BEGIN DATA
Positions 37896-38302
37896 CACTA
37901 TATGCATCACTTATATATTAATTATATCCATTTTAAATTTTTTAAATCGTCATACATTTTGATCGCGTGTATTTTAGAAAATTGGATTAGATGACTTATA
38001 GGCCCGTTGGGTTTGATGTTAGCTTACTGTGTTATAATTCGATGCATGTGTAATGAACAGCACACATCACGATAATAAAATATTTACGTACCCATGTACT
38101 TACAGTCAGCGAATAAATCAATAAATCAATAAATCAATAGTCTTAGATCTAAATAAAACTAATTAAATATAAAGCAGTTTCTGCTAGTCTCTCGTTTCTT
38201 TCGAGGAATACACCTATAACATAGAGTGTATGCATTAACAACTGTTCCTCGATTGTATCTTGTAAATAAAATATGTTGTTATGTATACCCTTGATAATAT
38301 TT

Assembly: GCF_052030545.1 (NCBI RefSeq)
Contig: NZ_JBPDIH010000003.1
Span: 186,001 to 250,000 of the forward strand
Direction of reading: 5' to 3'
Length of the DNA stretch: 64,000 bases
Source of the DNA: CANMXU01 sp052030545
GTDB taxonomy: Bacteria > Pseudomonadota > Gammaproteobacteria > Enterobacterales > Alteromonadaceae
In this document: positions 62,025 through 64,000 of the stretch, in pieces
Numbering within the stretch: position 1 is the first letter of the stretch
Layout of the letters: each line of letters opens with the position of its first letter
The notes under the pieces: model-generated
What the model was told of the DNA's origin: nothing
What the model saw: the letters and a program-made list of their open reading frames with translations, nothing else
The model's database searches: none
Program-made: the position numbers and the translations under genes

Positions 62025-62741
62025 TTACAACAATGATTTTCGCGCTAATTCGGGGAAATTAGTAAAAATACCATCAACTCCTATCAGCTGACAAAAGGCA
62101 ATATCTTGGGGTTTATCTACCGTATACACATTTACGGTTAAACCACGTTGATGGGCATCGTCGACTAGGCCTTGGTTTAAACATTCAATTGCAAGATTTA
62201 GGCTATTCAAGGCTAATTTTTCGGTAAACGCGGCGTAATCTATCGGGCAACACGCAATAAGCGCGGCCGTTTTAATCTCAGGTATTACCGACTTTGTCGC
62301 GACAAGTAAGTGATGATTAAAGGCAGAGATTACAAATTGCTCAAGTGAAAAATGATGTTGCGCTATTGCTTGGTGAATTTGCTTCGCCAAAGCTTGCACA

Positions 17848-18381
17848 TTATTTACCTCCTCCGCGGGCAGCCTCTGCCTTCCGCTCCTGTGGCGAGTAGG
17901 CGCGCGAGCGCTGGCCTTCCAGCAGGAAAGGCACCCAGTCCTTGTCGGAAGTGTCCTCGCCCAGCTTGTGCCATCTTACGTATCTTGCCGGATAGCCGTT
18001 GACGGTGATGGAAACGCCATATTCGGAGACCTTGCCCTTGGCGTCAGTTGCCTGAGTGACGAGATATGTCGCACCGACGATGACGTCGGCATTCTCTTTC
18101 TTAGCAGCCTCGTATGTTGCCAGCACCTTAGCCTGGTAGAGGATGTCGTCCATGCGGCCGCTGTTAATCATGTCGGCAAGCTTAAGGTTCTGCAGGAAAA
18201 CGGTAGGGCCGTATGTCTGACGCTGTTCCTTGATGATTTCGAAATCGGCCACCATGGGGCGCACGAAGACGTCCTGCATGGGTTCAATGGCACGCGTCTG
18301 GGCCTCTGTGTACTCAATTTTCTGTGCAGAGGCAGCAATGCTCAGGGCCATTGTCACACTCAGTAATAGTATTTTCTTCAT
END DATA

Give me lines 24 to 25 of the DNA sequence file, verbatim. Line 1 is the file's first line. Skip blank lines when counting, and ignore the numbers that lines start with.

62025 TTACAACAATGATTTTCGCGCTAATTCGGGGAAATTAGTAAAAATACCATCAACTCCTATCAGCTGACAAAAGGCA
62101 ATATCTTGGGGTTTATCTACCGTATACACATTTACGGTTAAACCACGTTGATGGGCATCGTCGACTAGGCCTTGGTTTAAACATTCAATTGCAAGATTTA